Transport & Logistics Sector

Security challenges facing the transport and logistics sector

  • Transportation was the 5th most cyber-attacked industry in 2016

  • The modernization of the transport sector is often ad hoc

  • A lot of new technology in the transportation and logistics industry

  • With enhanced connectivity come a greater level of risk

  • Cyber-security is a vulnerable space in logistics

  • Your employees are an easy entrance

 

Transportation was the 5th most cyber-attacked industry in 2016

Because of its relatively weaker security infrastructure, it is an easy target for hackers. When we look at the global picture, over 90% of the world’s trade is carried by the international shipping industry. In 2016, merchant-vessels moved $1.5 trillion of cargo through US seaports. The United Nations Conference on Trade and Development estimates that international shipping operations generate about $380 billion just in freight rates, equivalent to about 5% of total world trade. The world’s airlines also carry around 50 million tons of freight annually. Including passenger transportation, aviation industry contributes over $660 billion to global GDP. Now, we have an idea of where transportation stands in our economy.

 

The modernization of the transport sector is often ad hoc

Like many industries, the modernization of the transport sector is ad hoc, unplanned and builds on mature technologies and processes which have never had to take cybersecurity into account. Hence why cybersecurity awareness in the sector is often low, and now is the time for professionals to act and develop best practices for new solutions large and small.

 

A lot of new technology in the transportation and logistics industry

There are plenty of examples of the impact technology is having on transport and logistics: haulage fleets are able to increase fuel efficiencies using real-time telematics and GPS data; ports are digitizing their processes to streamline the flow of goods; shipping companies are being pushed to adopt Internet of Things (IoT) technologies in order to provide more visibility into their cargoes by the likes of Alibaba and Amazon, firms which thrive on the collection of big data. Several governments are now testing the potential for using trackside infrastructure to provide 5G access to the internet for rail passengers and on-board systems while traveling.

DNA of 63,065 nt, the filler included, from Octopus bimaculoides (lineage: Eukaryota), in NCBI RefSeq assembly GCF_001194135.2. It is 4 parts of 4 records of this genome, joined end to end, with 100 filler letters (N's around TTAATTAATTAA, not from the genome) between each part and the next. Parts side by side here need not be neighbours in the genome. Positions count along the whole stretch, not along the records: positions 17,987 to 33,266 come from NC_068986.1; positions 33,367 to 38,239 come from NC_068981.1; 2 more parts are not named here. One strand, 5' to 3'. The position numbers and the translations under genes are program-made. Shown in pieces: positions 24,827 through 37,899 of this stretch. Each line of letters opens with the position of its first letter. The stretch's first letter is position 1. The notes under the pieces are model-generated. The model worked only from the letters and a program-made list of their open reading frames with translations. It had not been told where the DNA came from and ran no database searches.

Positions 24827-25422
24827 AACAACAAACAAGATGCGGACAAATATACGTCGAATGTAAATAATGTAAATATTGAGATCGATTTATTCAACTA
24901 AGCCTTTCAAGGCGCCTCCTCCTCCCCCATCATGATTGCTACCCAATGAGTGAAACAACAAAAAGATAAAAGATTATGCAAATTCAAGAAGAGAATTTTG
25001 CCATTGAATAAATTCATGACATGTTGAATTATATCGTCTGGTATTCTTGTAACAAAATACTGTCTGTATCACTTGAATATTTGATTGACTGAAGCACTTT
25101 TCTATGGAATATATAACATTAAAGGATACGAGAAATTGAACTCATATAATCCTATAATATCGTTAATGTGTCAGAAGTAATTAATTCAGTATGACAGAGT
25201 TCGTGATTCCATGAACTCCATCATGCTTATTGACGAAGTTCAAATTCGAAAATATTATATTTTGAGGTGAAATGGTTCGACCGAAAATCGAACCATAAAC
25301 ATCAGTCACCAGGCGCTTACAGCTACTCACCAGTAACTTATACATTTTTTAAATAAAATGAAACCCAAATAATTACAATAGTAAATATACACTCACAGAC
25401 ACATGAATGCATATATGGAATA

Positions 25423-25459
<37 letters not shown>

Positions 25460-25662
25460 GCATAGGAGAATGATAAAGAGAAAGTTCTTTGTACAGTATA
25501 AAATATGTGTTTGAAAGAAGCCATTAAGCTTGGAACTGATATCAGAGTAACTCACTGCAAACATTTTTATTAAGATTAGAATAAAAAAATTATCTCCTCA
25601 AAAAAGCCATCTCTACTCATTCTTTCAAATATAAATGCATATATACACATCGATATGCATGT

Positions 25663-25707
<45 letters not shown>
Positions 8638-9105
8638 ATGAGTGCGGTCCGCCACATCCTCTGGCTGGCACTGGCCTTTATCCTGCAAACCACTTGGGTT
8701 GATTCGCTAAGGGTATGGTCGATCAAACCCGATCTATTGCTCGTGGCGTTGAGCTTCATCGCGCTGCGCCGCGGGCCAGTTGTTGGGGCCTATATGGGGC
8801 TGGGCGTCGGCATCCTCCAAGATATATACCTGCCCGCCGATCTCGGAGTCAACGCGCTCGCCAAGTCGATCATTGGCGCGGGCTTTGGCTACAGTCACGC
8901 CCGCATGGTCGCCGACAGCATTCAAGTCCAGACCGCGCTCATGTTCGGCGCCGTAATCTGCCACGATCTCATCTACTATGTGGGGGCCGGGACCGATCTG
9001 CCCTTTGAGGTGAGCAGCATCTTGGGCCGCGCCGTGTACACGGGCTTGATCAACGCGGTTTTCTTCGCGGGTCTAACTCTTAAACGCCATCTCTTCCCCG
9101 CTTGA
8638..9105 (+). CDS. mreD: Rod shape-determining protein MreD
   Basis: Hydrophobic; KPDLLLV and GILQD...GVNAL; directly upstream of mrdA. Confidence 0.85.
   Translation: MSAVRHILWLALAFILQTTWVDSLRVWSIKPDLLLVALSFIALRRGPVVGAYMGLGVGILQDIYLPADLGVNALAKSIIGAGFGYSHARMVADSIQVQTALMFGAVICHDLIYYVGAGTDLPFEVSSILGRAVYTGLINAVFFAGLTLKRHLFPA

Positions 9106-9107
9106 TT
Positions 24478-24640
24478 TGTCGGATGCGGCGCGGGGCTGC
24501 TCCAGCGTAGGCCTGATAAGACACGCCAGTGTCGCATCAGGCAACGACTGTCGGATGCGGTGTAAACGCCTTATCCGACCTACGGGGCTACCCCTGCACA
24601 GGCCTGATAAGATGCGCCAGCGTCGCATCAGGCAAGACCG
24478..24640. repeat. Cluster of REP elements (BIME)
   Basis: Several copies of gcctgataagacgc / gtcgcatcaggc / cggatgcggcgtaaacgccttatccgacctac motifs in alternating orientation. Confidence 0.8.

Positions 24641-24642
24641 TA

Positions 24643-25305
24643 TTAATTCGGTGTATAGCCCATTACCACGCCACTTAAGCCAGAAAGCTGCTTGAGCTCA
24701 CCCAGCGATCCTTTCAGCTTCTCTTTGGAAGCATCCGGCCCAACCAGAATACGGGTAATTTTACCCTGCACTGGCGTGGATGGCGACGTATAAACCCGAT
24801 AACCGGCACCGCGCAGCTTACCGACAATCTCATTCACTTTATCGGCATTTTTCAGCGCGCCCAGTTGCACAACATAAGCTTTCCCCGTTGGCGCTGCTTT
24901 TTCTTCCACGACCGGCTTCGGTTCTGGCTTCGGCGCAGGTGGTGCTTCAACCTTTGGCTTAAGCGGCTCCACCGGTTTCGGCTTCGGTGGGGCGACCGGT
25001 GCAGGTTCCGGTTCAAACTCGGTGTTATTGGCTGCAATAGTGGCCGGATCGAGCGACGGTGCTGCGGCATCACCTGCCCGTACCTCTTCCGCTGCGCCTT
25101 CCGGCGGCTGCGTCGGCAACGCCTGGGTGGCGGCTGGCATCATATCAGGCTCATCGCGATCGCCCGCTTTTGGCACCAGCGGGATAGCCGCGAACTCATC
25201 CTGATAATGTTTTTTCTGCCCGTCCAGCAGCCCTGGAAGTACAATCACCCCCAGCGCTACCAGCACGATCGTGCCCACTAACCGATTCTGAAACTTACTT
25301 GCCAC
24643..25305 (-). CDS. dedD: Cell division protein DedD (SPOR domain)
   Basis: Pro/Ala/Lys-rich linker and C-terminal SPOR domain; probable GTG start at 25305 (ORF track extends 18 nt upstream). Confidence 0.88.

With enhanced connectivity come a greater level of risk

All of these connected technologies promise great benefits, but they also bring challenges around cybersecurity. Systems which were previously isolated from network attacks are being exposed to internet-related threats, and potential attackers are relentless in their determination to find weaknesses to exploit across any attack surface they can find.

 

Cyber-security is a vulnerable space in logistics

Data security is the number one aspect of cyber-security. And, unfortunately, we receive constant notifications of data breaches and reports of high-dollar ransomware these days. Protecting proprietary and customer information is critical for shippers. And avoiding cybersecurity threats in logistics presents complex problems. But do not be tempted to put your head in the sand. While you cannot just turn off the internet, it is possible to isolate the threat to minimize your loss, when an attack happens.

 

Your employees are an easy entrance

Surprisingly, the security risks caused by their own employees are usually ignored by the companies. For example, only 12% of maritime crew in the world had received any form of cyber-security training. In addition, only 43% of the crew were provided a cyber-security guideline for the personal use of IT systems on vessels. We should train our employees on how to recognize cyber-attacks and implement policies on computer hardware usage. We should always remember that cyber-security is not only about protecting our data but protecting our reputation as a secure service provider as well.

Sources:

MTS Logistics  I  Securityweek  I  Evans Transportation